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Brexit’s impact so far on global markets

27th October 2016 Print

The impact the referendum has had on the economy is not simply limited to the UK.  Global business is so interconnected and Britain is one of the major economies of the world, so the markets worldwide have had uncertainty and changes since the Brexit vote.

What happened in the UK market?

The first victim of Brexit was the pound, which plummeted almost overnight to its lowest value for 30 years. What this meant is that large companies who trade internationally reaped some benefits from the lower value pound, since domestic costs would be reduced. However, exporting has also increased.  UK stocks have been in flux, as has the exchange rate.

Despite the vote, the UK has not slipped into recession and there has been an increase in the economy this quarter.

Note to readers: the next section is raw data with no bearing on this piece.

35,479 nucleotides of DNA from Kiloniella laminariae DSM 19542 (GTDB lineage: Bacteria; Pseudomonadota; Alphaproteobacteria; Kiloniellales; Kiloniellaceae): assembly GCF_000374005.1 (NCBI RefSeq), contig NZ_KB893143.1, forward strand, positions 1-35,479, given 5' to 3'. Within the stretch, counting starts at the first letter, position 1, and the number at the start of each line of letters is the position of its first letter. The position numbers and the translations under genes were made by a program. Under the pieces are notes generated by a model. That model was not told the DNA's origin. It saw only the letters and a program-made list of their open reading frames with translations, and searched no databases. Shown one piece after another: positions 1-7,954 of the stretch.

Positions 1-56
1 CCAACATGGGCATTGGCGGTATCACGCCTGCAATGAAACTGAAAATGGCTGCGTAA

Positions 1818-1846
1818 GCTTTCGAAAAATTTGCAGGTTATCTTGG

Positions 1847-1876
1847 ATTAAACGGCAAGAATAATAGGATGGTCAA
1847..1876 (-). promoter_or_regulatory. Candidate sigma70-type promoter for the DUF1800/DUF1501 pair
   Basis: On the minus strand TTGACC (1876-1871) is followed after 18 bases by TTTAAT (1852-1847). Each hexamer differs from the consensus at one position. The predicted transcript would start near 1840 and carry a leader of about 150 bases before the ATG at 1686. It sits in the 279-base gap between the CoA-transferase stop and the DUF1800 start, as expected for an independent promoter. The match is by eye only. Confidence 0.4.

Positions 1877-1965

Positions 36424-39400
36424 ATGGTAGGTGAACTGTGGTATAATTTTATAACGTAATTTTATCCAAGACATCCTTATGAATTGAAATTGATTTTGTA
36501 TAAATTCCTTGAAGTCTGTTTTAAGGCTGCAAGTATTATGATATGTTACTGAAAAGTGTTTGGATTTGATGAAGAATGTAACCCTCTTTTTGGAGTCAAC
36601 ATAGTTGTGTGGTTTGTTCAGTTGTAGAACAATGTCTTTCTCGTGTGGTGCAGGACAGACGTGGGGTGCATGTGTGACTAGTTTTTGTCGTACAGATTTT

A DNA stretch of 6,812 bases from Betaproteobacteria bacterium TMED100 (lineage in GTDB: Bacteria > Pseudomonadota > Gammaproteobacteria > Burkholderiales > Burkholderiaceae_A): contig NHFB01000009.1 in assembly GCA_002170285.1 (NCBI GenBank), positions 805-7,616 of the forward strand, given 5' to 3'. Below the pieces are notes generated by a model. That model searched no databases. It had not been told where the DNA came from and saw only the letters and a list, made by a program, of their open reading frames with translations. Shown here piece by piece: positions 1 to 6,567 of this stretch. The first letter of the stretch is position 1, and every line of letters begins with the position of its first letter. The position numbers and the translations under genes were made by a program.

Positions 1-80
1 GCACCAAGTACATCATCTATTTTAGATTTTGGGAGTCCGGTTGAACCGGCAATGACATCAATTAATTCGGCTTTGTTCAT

How are global markets affected?

Essentially, the changes to the UK markets mean UK consumers and businesses have cut spending on imports from abroad, which has slowed global markets down. Britain import a lot from countries like China and Japan, so the Brexit vote caused a negative impact on Asian stock markets. Deciding what to invest in and where to place funds has never been so volatile, which means professional guidance is necessary. One such company is ETX Capital, who offer spread betting services and education into stocks and shares for investors who wish to capitalise on this volatility.

Many investors decided to move their investments to “safe haven” assets, including gold, jewellery, Japanese yen and U.S. Treasury bonds. As a result, all of those assets have risen in value and their considered stability means they are likely to continue to do so.

How about the US?

Brexit’s impact on the U.S. stock market has been tumultuous. Immediately following the result all major U.S. indices declined by about 5%. However, this changed quickly and in early July, an all-time high was recorded in the S&P 500 index. 

This lowered effect in the US is in part due to its isolated economy.  Around 15% of GDP is from trading internationally, which is relatively low. Additionally, investors in the US were anticipating an increase imposed by the Fed, which put on hold post Brexit. Therefore, the US market is open to rise further.